Research: C. difficile resists hospital disinfectant, persists on hospital gowns, stainless steel —

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Surgical gowns and stainless steel remained contaminated with the pathogen Clostridium difficile even after being treated with the recommended disinfectant. The research is published July 12 in Applied and Environmental Microbiology, a journal of the American Society for Microbiology.

“The spores of the bacteria were able to grow after decontamination,” said principal investigator Tina Joshi, BSci, PhD, Lecturer in Molecular Microbiology, University of Plymouth, UK. “This shows that spores are becoming resistant and we need to reconsider how we decontaminate and employ hygiene measures in hospitals.”

C. difficile infects roughly half a million Americans annually, killing 29,000. New strains are responsible for hard-to-treat cases of severe illness. Symptoms can range from diarrhea to fever, rapid heartbeat, inflammation of the intestines, and kidney failure. This pathogen commonly affects older adults in hospitals and in long-term care facilities.

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The motivation for the research was a case in an American hospital in which gowns were suspected of contributing to transmission of C. difficile, said Dr. Joshi. The gowns were found to be contaminated with the deadly 027 strain of C. difficile.

The researchers examined the ability of C. difficile to adhere to, and subsequently transfer from hospital surgical gowns, by applying spores in sterilized water, at a concentration of 1 million per ml, directly to the surgical gowns in liquid for 10 seconds, 30 seconds, 1 minute, 5 minutes, and 10 minutes before being removed and discarded.. That methodology was designed to mimic transfer of infectious bodily fluids in the clinical setting in order to assess the potential for transmission to patients.

The numbers of spores recovered from gowns did not increase with contact time, suggesting that the spore transfer between surfaces occurred within the first 10 seconds of contact, said Dr. Joshi.

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The single use gowns are… ineffective at trapping spores within their fibers and preventing the onward transmission of spores as demonstrated by spore recovery from the gowns, according to the investigators. This highlights the importance of ensuring that single-use surgical isolation gowns are used appropriately in infection prevention and control; i.e. [that personnel don the gowns upon entering and dispose of them when] exiting a single room to prevent spore transmission and incidence of [C. difficile infection].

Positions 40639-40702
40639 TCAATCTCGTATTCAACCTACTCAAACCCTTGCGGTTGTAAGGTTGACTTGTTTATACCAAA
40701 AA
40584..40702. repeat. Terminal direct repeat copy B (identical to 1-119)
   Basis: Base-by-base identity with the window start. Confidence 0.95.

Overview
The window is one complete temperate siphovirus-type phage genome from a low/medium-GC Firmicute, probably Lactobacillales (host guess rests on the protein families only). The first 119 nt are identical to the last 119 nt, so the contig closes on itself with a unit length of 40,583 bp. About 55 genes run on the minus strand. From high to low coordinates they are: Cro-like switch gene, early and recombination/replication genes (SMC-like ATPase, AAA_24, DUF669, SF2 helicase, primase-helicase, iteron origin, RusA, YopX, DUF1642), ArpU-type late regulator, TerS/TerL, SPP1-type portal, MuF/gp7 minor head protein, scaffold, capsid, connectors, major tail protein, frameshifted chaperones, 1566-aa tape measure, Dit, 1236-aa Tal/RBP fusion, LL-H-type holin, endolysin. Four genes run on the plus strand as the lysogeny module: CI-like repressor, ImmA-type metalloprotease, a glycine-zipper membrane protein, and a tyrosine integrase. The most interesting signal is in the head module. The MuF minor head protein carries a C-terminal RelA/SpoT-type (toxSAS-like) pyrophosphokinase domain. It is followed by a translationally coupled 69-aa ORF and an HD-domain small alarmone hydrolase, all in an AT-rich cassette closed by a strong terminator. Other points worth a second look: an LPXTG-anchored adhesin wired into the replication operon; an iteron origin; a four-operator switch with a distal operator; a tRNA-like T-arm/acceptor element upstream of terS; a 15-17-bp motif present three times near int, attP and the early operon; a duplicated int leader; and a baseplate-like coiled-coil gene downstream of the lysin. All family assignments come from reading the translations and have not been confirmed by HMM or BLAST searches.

The gowns were ultimately treated with disinfectant containing 1,000 ppm chlorine for 10 minutes. The disinfectant failed to clear the gowns of C. difficile. That “showed that the gowns can pick up and retain the spores,” said Dr. Joshi. The spores on stainless steel and vinyl flooring also remained viable after treatment with the disinfectant.

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“Due to this resistance, it may be prudent to reconsider how much biocide we use currently, and to ensure infection control is standardized. This work can be applied to hospitals anywhere in the world, and should help inform future guidelines on infection control and biocides,” said Dr. Joshi.

A review addressing the challenges of testing for Clostridioides (Clostridium) difficile infection (CDI) and recommendations for newer diagnostic tests was recently published in Clinical Microbiology Reviews, a journal of ASM.

Source:

American Society for Microbiology. .

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